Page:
To celebrate National Youth Week, SBS launched a competition inviting 14- to 20-year-olds to submit a video pitch about their identity, the prize, a chance to have their short film on air. The response was overwhelming with many inspiring entries from across the nation. Five finalists were invited to attend a residential storytelling workshop in Melbourne, and with the help of SBS and the Foundation for Young Australians (FYA) produced a short film about their story.

Winner Caitlin Gerken, 18, a fashion designer on the Autism Spectrum spends a lot of time trying to figure out if she sees the world the same way other people do. But it hasn’t always been this way.

Caitlin spends a lot of time trying to figure out whether she sees the world in the same way other people do. But it hasn’t always been this way.

Caitlin says she’s got pretty fond memories of her childhood and at primary school. She didn’t struggle academically, she was great at maths and had a fun group of friends. Being on the Autism Spectrum didn’t define her, and life was pretty straightforward.

Her family lived in Melbourne until she was 11, when her dad’s promotion at work led them to Western Australia.

She didn’t want to move, and the next few years, her early teen years, were hard. As they often are.

Being on the Autism Spectrum started to affect Caitlin’s day-to-day life when she got into high school, a time when identity starts to become a big thing for everyone, let alone those whose are written out of the mainstream.

Where there is invisibility, there is often misunderstanding. Over the past few years, the UK’s National Autistic Society has commissioned research into public awareness levels around Autism. They found that while most people know about autism, many don’t have a thorough understanding of the condition. Many people believe it only affects children, while for others the ‘Rain Man’ myth - that those on the spectrum have super-human abilities with numbers and facts – lives on. The research revealed that people didn’t understand that autism is relatively prevalent and that those on the spectrum often have a different experience of the world when it comes to senses and perception.

“I’m on the Autism Spectrum but that doesn’t mean I’m stupid or unemotional or a robot.”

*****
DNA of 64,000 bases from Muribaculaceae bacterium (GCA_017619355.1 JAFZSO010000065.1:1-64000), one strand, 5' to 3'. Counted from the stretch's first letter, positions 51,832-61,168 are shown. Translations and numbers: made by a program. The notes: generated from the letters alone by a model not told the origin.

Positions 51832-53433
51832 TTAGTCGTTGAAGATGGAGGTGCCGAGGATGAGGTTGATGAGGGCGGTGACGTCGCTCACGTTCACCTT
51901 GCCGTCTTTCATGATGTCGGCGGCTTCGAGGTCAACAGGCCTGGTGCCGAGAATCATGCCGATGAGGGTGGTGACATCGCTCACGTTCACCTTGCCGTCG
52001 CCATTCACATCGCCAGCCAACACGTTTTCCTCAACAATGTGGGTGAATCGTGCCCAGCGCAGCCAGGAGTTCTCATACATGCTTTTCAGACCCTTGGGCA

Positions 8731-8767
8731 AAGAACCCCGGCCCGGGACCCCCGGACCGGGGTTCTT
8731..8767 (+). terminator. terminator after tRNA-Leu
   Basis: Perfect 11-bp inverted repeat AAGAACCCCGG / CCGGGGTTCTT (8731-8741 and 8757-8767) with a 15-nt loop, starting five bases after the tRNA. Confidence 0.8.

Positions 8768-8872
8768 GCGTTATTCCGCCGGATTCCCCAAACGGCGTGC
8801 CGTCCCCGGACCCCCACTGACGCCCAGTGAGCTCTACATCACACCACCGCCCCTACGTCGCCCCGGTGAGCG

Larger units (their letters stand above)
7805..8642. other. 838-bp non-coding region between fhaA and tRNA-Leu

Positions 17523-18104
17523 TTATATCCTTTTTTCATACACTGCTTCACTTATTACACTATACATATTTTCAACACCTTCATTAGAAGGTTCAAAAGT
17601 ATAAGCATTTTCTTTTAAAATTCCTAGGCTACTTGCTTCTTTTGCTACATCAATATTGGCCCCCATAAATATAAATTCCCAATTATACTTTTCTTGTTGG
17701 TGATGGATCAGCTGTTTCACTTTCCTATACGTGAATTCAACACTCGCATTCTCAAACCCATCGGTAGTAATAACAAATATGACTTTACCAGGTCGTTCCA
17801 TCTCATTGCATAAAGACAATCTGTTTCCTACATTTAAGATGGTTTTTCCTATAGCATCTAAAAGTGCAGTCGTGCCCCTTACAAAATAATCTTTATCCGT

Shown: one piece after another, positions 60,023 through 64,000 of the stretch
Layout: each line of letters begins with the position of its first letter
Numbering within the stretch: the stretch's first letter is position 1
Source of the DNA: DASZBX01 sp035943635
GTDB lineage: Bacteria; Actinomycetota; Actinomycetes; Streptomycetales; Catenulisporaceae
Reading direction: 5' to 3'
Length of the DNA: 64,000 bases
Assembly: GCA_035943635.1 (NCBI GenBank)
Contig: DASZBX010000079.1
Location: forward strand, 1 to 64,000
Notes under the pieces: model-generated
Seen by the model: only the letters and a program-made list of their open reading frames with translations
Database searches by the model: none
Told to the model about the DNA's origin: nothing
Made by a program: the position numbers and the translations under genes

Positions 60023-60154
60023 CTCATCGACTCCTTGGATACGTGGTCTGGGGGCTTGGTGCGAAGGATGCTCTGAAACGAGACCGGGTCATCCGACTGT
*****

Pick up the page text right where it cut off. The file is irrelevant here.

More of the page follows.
Anyone who’s spent more than two minutes with Caitlin would most likely tell you there’s nothing unemotional, unintelligent or robot-like about her.

Caitlin’s also passionate about the ways that gender and autism intersect. She says that when most people are asked to imagine someone on the spectrum, they’ll typically picture a boy. While visibility of people on the spectrum is generally low, it’s especially low for girls.

Caitlin’s also passionate about the ways that gender and autism intersect.

“There are plenty of representations of people experiencing mental health issues out there, but mostly they’re the villains in Stephen King novels. Mental illness is often used to explain villains’ behaviour. But the only character that I can think of that might be on the spectrum is Sheldon from The Big Bang Theory, and he’s not exactly the image you’d want to compare yourself to.

“He’s arrogant and chronically self-centred; he’s just not likeable.”

One of the main reasons Caitlin was drawn to the SBS and FYA film competition was that she wanted to put something different in front of people to challenge their ideas of Autism.

She says she drew inspiration for her film from an experiment called The Chinese Room. The Chinese Room challenges what’s known as the ‘Strong Al Theory’, which is essentially the idea that a computer can have a mind or conscience in the same way that humans can. What the experiment suggests is that even if a computer can receive and interpret Chinese, it doesn’t necessarily mean the computer itself understands the language or the nature of the conversation.

The idea of the Chinese Room reassures Caitlin a little. She says that when she hears Autism described by those who don’t really understand it, she feels, for a moment, as though perhaps she’s like the computer in the room; able to translate information into an appropriate human interaction but never able to engage in a deeper way.

She now knows that isn’t true and that her way of seeing the world isn’t better or worse or wrong, it’s just different. She’s on a different spectrum.

Caitlin is just finding her way in life, and her own way to express herself. She’s a thinker, a model, a fashion design student, a daughter, a sister, a friend, a writer, a day-dreamer, a cat lover, a tea drinker.

... And now, a filmmaker.

“It’s like you’re sending a bit of yourself out there and connecting with other people and hoping they get something out of it. I’m hoping that it’s not only people on the Autism Spectrum that can connect with my film.

“Really, it’s just for anyone who feels that they don’t see the world in the same way that other people do. I hope it makes those people feel like they’re not alone.”

Words by: Brianna Davidson
Mentor Director: Pete Grayson
Mentor Cinematographer: Charles Alexander
Mentor Producer: Leonie Quayle

For further information about Autism contact Aspect on 1800 ASPECT or autismspectrum.org.au